USING FILM FOR SITE DOCUMENTATION
This short little film documents the sublime wasteland of San Fernando Valley. As part of a school project we traded our journals and pencils for a camera and tape to record the current conditions of this place hidden between the mountains. We set out not just to document but also to discover and understand the life and the landscape that make it what it is.
A film by Jonathan Alarcon, Yorvin Moreno & Rene Orta.
LA 402L Project
Landscape Architecture Program
Cal Poly Pomona
THE URBAN QUILT OF SAN FERNANDO VALLEY
We proposed a master plan that would stitch the industrial patches of the landscape with new and improved “green patches.” We acknowledged that this industry, although toxic to a certain degree, it was the heart of the economy of the valley and that is why as part of these green patches we proposed to clean abandoned toxic sites via phytoremediation and improve existing toxic functioning sites by including green buffers. These buffers come in the form of greening power corridors adjacent to freeways and abandoned toxic sites to greening the channels and increasing green community space through parks and woonerfs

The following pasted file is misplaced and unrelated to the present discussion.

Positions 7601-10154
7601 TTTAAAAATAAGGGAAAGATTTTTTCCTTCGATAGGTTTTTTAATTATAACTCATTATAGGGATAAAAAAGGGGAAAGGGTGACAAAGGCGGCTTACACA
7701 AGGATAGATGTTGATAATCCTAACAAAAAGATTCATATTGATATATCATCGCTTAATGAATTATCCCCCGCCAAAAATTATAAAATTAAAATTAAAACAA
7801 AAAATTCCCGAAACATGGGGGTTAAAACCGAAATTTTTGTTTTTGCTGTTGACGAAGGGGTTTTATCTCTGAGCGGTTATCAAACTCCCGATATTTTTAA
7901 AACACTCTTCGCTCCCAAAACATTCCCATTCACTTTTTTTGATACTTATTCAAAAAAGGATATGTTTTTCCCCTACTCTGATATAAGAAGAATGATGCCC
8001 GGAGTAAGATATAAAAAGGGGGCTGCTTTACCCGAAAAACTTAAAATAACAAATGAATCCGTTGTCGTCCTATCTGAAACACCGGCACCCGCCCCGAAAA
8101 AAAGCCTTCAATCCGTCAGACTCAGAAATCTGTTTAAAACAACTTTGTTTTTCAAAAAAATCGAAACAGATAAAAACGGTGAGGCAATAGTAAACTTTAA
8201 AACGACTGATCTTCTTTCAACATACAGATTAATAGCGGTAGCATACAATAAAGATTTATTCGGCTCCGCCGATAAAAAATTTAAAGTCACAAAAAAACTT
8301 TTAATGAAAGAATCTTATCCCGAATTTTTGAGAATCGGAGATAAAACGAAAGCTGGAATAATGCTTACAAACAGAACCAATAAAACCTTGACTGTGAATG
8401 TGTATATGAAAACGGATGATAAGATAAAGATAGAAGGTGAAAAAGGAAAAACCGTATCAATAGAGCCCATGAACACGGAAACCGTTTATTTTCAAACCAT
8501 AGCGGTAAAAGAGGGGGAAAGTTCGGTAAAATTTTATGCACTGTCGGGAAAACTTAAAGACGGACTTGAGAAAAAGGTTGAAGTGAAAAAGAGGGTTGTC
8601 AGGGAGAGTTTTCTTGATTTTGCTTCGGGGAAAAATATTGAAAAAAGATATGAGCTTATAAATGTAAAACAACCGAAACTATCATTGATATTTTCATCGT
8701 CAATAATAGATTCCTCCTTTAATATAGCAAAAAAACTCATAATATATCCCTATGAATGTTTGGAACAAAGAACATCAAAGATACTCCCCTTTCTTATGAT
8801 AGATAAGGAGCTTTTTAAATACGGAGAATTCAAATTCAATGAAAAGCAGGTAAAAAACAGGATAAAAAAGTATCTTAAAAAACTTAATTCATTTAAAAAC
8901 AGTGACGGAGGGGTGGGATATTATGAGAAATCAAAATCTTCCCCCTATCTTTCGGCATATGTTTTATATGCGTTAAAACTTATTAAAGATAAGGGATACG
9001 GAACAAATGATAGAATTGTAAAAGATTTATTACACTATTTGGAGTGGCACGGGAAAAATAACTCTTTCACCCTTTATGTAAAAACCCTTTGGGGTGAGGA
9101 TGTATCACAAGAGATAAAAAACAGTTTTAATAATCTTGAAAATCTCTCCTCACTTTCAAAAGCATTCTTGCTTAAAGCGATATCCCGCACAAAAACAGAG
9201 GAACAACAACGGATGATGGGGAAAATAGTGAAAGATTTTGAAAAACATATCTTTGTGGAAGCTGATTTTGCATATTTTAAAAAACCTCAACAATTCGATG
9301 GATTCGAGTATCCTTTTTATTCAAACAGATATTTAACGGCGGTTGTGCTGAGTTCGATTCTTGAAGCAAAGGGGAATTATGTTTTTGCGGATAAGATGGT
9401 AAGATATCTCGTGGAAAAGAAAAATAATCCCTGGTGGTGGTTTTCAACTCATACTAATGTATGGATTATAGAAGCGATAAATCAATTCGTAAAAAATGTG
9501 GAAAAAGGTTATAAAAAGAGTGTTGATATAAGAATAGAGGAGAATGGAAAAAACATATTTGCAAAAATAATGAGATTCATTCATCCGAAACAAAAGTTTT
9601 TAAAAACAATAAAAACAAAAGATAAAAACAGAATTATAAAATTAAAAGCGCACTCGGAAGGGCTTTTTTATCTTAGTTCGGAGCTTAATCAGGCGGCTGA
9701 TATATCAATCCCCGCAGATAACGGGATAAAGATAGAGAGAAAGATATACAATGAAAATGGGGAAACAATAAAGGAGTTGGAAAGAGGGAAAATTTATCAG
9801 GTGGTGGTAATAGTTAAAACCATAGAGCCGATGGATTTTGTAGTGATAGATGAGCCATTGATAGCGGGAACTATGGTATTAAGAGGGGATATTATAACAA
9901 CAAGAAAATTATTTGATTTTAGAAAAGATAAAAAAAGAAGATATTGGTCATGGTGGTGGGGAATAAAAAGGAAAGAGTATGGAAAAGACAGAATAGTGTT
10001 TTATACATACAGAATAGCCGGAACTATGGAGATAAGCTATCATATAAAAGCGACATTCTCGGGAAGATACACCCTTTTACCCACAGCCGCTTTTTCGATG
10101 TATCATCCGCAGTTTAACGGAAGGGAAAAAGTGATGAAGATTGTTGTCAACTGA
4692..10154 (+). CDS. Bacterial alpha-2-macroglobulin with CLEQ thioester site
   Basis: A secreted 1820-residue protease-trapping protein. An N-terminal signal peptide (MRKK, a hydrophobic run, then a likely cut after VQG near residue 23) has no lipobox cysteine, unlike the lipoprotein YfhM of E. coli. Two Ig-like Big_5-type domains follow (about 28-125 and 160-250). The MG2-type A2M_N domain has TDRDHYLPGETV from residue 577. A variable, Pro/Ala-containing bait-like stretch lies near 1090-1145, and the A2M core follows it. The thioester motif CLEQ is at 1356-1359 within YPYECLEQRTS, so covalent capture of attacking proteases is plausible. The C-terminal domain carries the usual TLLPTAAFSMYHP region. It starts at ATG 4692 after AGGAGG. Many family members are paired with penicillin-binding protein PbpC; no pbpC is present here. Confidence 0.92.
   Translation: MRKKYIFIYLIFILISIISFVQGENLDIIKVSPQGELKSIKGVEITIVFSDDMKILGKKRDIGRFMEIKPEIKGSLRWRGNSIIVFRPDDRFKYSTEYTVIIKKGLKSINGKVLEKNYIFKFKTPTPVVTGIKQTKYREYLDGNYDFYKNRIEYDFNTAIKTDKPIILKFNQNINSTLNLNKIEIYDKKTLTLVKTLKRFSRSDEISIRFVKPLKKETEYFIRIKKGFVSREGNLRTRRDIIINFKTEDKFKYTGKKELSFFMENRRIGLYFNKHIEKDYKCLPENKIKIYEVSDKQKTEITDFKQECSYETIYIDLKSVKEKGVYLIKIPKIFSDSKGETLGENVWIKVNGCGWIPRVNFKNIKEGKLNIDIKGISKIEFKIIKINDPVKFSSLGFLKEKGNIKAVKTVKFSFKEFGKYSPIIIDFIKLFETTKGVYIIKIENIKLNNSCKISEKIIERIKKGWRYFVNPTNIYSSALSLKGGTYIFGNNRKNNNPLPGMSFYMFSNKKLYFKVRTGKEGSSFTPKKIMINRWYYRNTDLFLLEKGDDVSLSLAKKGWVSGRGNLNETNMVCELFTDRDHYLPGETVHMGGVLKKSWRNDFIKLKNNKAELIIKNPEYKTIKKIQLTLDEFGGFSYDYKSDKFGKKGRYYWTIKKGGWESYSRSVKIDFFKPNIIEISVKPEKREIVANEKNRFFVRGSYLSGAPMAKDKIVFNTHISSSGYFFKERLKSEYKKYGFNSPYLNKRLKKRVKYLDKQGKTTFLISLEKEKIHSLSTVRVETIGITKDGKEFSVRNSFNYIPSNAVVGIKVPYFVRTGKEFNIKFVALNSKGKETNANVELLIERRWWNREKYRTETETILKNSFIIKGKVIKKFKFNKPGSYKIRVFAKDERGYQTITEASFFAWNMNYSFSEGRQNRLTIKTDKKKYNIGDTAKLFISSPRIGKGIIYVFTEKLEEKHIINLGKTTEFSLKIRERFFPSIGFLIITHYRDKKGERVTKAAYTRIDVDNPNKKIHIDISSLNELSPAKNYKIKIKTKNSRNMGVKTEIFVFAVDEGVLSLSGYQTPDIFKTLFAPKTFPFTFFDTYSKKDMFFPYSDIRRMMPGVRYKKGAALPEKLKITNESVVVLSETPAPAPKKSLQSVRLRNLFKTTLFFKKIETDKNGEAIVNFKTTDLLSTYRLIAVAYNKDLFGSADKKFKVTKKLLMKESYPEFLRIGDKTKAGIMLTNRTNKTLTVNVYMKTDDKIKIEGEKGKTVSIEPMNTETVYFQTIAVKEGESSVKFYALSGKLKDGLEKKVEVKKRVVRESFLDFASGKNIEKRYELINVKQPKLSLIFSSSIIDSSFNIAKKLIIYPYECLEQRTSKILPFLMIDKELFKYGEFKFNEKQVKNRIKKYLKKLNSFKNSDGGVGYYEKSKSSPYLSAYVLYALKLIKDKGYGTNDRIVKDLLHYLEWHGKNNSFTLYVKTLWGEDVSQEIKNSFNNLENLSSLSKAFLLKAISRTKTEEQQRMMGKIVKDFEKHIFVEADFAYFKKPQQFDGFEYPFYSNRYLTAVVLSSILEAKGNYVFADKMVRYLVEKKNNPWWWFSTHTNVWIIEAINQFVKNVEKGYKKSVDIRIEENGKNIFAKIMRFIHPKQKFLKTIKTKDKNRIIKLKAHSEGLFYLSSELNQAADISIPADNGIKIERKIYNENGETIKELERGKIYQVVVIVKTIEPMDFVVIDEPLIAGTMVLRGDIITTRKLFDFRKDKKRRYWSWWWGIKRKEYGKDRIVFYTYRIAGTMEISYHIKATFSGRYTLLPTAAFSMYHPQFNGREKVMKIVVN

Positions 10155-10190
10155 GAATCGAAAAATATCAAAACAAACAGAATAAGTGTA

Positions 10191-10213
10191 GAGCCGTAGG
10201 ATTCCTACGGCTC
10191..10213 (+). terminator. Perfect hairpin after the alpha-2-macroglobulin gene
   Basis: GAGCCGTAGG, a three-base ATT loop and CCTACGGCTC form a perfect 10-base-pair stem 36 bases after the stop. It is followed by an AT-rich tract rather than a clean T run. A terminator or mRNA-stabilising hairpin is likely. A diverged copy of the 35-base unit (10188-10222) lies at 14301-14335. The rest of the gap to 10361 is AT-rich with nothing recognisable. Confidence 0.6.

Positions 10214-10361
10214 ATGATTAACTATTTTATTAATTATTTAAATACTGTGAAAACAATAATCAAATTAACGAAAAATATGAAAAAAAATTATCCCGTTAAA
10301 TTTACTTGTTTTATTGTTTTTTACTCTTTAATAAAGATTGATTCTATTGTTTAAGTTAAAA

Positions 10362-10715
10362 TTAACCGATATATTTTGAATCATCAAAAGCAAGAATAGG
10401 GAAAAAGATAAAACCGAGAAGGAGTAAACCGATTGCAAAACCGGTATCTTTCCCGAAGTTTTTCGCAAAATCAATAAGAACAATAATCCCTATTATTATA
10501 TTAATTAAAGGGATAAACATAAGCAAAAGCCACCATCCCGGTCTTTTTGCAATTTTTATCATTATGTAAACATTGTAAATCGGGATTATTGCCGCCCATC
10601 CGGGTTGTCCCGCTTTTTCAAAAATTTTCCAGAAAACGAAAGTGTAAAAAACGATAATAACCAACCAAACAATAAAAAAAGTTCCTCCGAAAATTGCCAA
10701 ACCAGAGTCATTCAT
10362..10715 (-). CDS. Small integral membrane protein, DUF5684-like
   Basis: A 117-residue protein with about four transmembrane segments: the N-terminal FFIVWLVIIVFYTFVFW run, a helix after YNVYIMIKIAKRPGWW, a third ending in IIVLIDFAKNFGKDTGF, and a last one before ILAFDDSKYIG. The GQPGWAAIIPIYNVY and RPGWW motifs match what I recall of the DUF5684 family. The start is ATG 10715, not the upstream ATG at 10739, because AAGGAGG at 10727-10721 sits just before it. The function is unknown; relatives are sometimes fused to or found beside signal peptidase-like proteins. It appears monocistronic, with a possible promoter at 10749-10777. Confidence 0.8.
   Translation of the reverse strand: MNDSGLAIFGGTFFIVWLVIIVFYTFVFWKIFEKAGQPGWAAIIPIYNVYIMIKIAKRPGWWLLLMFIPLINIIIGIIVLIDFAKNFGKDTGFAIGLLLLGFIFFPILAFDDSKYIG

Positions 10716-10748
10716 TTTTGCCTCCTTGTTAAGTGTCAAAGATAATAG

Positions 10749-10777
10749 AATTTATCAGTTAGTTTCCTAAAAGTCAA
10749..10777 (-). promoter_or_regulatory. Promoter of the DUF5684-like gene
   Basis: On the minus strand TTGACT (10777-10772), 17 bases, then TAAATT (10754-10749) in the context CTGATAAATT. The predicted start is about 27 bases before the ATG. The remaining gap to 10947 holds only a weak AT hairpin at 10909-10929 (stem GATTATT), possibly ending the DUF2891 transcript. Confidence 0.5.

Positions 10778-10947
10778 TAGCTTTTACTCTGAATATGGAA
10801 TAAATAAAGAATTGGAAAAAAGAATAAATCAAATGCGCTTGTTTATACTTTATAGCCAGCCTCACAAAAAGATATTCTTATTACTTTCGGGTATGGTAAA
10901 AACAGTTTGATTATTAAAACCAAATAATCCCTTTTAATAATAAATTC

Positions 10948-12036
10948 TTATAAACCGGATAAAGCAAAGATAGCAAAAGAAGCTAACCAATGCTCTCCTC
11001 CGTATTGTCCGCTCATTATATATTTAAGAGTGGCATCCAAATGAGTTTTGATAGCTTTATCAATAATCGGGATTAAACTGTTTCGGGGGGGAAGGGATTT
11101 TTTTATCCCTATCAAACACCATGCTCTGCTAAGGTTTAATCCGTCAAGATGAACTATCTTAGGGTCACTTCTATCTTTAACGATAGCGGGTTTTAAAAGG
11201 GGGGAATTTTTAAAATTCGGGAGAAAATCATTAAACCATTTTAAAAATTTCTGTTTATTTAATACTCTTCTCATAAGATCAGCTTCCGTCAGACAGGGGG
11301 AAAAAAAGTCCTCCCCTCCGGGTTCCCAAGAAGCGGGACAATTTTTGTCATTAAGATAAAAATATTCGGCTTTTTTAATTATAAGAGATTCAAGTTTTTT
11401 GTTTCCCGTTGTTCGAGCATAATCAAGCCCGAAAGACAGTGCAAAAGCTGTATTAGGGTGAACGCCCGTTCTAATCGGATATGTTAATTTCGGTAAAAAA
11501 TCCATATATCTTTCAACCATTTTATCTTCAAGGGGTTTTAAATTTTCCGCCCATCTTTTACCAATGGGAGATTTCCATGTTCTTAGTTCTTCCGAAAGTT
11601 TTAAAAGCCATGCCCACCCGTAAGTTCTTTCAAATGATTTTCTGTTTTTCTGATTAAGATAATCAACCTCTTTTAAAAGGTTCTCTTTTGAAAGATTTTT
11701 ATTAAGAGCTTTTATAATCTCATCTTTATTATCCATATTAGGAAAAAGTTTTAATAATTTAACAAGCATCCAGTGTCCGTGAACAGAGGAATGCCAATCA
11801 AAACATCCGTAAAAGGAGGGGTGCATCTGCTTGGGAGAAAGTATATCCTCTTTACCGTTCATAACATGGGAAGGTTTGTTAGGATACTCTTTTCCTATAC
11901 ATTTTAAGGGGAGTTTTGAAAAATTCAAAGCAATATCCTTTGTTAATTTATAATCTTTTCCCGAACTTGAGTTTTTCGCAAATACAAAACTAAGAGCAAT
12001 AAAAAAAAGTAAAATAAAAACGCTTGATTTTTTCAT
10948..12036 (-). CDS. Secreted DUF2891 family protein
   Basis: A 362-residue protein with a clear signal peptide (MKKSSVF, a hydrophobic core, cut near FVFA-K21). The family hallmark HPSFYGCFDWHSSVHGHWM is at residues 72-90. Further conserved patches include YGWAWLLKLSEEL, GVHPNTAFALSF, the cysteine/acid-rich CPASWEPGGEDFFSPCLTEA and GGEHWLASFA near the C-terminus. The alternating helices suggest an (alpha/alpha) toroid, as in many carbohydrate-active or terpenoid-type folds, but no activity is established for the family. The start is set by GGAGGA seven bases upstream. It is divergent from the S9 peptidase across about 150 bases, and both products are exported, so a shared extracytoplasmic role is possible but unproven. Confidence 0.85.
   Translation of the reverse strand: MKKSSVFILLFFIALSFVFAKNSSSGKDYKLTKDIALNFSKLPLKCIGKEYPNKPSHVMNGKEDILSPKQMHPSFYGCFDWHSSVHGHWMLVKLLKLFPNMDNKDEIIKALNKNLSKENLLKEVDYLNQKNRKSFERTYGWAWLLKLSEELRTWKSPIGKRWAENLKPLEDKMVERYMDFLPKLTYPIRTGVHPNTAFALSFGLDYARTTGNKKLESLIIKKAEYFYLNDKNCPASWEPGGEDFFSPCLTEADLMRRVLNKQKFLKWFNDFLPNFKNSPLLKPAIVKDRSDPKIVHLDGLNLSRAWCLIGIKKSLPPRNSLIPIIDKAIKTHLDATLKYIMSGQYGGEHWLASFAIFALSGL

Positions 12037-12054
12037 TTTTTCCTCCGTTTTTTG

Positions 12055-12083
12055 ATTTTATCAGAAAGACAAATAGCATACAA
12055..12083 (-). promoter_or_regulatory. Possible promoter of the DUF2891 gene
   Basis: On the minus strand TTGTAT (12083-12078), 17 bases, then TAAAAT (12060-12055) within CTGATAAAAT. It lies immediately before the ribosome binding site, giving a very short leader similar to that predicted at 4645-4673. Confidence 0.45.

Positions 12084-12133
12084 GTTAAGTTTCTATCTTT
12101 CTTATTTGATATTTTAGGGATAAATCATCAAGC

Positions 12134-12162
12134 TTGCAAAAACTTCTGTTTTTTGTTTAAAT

TOXIC SITE RESTORATION
Part of our master plan was to use plants via phytoremediation to clean and rehabilitate abandoned toxic sites to create green community spaces.
TOXIC SITE RESTORATION – FROM BROWN TO GREEN
SUNSHINE CANYON REGIONAL PARK
Another site we had as part of our masterplan was Sunshine Canyon Landfill which plans to close soon. Once the landfill is covered and suitable for redevelopment, we envisioned a regional park as well as a source of gas fuel from the waste of the once landfill and a possible site to harvest solar energy with a solar farm.
SUNSHINE CANYON REGIONAL PARK MASTERPLAN